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Major Tree Planting Project Taking Place in Midtown

Some trees will replace existing dead trees; others are being relocated to make way for new art and other public improvements.

Published: 01/07/2021

Bustos Landscaping, a Midtown Alliance contractor, works to plant a tree.

BY ELLIE HENSLEY

Winter means sparse foliage and even sparser crowds in Midtown - and that means it’s the perfect time to replace any dying or fallen street trees.

Later this week, Midtown Alliance’s tree team will kick off a major transplanting and replacement project, replacing as many as 45 trees across the district. It’s the most contractors have ever replaced in a single year, but a small number compared to the 2,700 trees Midtown Alliance maintains in the right of way.

 

New Trees for a New Year

Here’s a few places our contractors will be working to transplant and replace trees:

  • 10th Street
  • 14th Street
  • Peachtree Walk
  • Williams Street

Tree species being planted this year include various types of Oaks, Pond Cypress, Chalkbark Maples and American Elms, and these are planted according to Midtown’s Streetscape Plan, which dictates what types of trees should be planted along which corridor. The plan makes it easier to care for the trees in our urban environment, where they face plenty of challenges, such as tree wells that constrain growth, drivers who hit them, vehicle exhaust and even damage from dog urine.


Know Your Midtown Street Trees


Despite the best care possible from Midtown Green and contractors, some trees don’t survive, and these are replaced annually. In other cases, healthy trees simply need to find new homes to make way for other things – for example, a few crepe myrtles on a median on 10th Street are relocating for the installation of a new art piece on loan from the Atlanta Botanical Garden.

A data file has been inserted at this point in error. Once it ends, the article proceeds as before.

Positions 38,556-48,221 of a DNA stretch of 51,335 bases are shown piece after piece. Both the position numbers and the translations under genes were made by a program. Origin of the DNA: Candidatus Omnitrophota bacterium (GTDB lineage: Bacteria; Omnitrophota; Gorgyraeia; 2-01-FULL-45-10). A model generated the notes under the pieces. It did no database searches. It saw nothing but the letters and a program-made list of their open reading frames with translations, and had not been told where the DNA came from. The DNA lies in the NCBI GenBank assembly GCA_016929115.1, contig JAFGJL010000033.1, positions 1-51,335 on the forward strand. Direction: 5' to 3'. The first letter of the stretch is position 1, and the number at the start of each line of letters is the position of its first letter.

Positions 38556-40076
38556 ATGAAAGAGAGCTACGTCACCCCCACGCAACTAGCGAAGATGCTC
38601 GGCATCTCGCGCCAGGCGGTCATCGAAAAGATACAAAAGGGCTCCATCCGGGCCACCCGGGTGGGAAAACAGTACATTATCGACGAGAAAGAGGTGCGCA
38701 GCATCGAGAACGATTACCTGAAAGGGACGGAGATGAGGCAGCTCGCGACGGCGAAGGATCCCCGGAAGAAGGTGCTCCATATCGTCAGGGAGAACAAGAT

“In 2021, the scope of the project will be large enough that lane closures will be needed for a large spade machine to scoop out the trees that will be transplanted,” said Cladie Washburn, landscape architect and Director of Capital Projects at Midtown Alliance. “They will be then be moved to a flatbed trailer, transported to their new home, and planted.”

 

Caring for the City in the Forest

Midtown’s tree lined streets are a key reason why the district is such a walkable place, and maintaining this lush canopy is a year-round job.

Midtown Alliance’s Green Team works behind the scenes to care for the trees daily.

”The street tree care program is an effort to maintain our street trees at the highest level possible,” said Kyle Guess, program manager at Midtown Green. “The Midtown Green crew has been trained on proper pruning techniques and fertilization applications to supplement the work done by our contractors throughout the year. Midtown Green also plays an integral part with the annual tree replacement, watering the new plantings through the growing season to ensure the trees establish healthy root systems.”

Throughout the year, our contract arborist, Chris Hughes of Brookwood Tree Consulting, identifies trees that need extra nutrients, pruning, or to be removed. The team’s dedication to trees goes as far as to map each one in a geographic information system (GIS), so we know the specific location and type of every public right of way tree in Midtown.

“This level of detailed tree care is rare within urban areas where street trees often struggle to survive more than a few years" said Hughes, who completes monthly assessments of the trees. "The work pays dividends, though, and we see excellent growth despite the tough condition. We are committed to canopy coverage in the district.”

The tree program costs $150,000 annually and is paid for by the Midtown Improvement District.

“We’ve been doing this for many years, making a city within a forest come true in Midtown,” Washburn said.

Read more about Midtown Alliance’s tree management program here.

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